Upcycled Memory Shirt tutorial


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How to make a shirt into a cushion cover

This will be my first tutorial, so do please bear with me. I was asked last week if I could turn some shirts into cushion covers. Of course I said yes, it can’t be hard to do. Then I was asked to ensure that the shirts stay intact. These shirts were sensitive and were to  be given as memorial gifts. Cue my search on the internet for sewing tutorials as I felt that I may be out of my depth. I found plenty of blogs describing how to turn unwanted shirts into cushion covers, all of them required cutting off the sleeves and collars.

Shirt #1

None of those blogs were what I was after, which meant that I was going to be going in blind as it were. I spent a grueling 8 hours bent over the sewing table, pinning and re-pinning the  first of seven shirts, trying to find ways to fold and layer the fabrics so they would sit flat. I should point out that sewing isn’t my usual craft, and I am still very much a beginner. Not wanting to make any mistakes I spent a long time trying to get the shirts to look right before any actual sewing began.







After 3 shirts, all of which were folded differently, I now feel confident enough about finishing off the project and decided that I would log the whole process with photographs and share the outcomes with you all. So here goes….

Ironing the shirt flat. Use steam iron setting
Ironing the shirt flat. Use steam iron setting

First things first, prepare the fabric. Using a steam iron make sure that the shirt is ironed flat. Do up the buttons and give it another run over with the steam iron, this will help to judge the best place to mark out the cushion pocket.

Lay your cushion pad on top of the shirt, preferably in the middle. I have used an 18″x18″fibre filled pad, available from Amazon.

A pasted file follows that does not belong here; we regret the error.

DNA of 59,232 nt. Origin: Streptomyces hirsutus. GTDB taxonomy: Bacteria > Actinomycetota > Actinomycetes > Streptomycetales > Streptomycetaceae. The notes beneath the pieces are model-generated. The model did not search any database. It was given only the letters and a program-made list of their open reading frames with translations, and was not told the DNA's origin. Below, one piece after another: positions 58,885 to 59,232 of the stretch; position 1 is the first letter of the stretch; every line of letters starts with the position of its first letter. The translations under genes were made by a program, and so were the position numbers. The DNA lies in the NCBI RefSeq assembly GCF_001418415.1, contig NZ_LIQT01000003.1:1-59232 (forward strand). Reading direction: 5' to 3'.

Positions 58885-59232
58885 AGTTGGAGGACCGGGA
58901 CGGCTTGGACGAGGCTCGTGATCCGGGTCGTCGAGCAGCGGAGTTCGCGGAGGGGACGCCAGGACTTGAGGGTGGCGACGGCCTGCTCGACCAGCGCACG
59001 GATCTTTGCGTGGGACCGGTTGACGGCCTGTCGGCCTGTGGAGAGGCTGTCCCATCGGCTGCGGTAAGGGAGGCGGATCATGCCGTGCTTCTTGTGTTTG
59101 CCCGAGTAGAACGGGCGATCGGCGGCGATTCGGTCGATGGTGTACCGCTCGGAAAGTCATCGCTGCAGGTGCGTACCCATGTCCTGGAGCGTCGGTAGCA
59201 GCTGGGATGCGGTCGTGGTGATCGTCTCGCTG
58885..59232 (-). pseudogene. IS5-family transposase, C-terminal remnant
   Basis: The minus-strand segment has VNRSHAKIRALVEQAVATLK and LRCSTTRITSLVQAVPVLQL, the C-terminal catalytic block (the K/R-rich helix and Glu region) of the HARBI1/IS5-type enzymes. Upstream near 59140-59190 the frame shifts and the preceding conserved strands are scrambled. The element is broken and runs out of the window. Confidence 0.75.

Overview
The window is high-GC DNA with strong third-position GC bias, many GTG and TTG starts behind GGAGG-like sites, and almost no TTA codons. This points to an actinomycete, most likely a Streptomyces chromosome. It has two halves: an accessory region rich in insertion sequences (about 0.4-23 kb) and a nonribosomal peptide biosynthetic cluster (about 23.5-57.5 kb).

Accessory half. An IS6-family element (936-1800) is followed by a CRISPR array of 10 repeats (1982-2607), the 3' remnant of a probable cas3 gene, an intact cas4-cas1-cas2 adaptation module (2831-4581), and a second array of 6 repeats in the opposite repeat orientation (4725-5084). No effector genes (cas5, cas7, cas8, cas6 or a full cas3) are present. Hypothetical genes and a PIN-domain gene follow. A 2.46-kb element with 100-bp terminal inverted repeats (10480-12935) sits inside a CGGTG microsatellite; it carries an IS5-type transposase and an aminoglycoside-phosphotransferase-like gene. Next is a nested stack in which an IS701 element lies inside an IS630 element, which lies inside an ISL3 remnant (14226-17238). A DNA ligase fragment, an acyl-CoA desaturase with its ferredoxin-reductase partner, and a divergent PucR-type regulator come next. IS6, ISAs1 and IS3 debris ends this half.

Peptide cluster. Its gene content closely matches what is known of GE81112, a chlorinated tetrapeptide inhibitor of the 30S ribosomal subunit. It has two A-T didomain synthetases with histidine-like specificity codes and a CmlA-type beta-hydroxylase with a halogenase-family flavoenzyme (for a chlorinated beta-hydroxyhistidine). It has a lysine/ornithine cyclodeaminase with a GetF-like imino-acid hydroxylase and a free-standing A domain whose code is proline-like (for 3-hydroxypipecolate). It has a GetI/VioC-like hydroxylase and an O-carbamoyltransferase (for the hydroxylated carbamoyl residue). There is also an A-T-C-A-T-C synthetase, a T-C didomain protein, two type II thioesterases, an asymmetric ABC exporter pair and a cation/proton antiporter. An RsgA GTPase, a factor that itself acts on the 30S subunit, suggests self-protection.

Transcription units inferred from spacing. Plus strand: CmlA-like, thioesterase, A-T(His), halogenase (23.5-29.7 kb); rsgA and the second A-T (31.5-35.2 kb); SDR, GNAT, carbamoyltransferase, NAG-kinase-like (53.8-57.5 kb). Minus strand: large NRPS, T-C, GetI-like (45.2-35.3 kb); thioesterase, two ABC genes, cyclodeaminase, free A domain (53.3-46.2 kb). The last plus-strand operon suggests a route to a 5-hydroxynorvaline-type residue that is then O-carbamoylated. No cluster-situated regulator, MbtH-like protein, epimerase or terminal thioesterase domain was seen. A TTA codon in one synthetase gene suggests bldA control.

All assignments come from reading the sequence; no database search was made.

Measure and mark out (with pins) the dimensions of the cushion pad. Thankfully all the shirts I have been working on are all checked patterns, making sewing in a straight line much easier. I used the stripes as guide lines throughout the whole project.

0607 layered fabric8 turning corner When sewing, try to sew straight. For going over the button join help feed the fabric through the feed dogs to prevent it getting stuck. To turn the corners, lower the needle into the fabric using the wheel, lift the foot, then turn the fabric to the direction you are going, lower the foot and continue to sew the cushion pocket.

One cushionpocket
One cushion pocket
Line up the sleeves to the edge of the cushion pocket
Fold over the collar and hemline

You now have a cushion pocket sewn in to the shirt, here’s comes the fun bit. I’m afraid you will need to do a fair amount of ironing now. You will be folding the sleeves, collar and hemline of the shirt onto the back of the shirt. Leaving the button seams as the opening on the front. As you fold the sleeves, collar and hems you will need to use the steam iron to create flat edges and seams, use pins to hold all parts of the shirt in place.


I folded the shirts so there was about 1.5 cm between the pocket seam and the edge of the shirt. Once all parts of the shirt are pinned flat, go over it again with the steam iron to ensure the fabric is flat and creased well.

16 extra seamBack at the sewing machine sew around the edge of the shirt again, creating an almost Oxford seam. Be careful not to sew off the edges, but stay as close as you are able. Again I used the checked stripes as a guideline.

The final stages do include hand sewing. To tidy up the arms, collars and hemlines you will need to sew a few stitches at various points around the shirt so that those bits don’t “flop” around.

Tack at various points
Tack at various points

And there you have it. A simple tutorial for you to follow. The first shirt did take me far longer than it needed to, but the following shirts now only take about 2 hours each.

It would be great to see your versions of the memorial shirt so feel free to post your photo’s over on our Facebook Page.

I do hope you enjoyed following this tutorial and we would welcome your feedback.

Have a lovely crafty weekend, Faye

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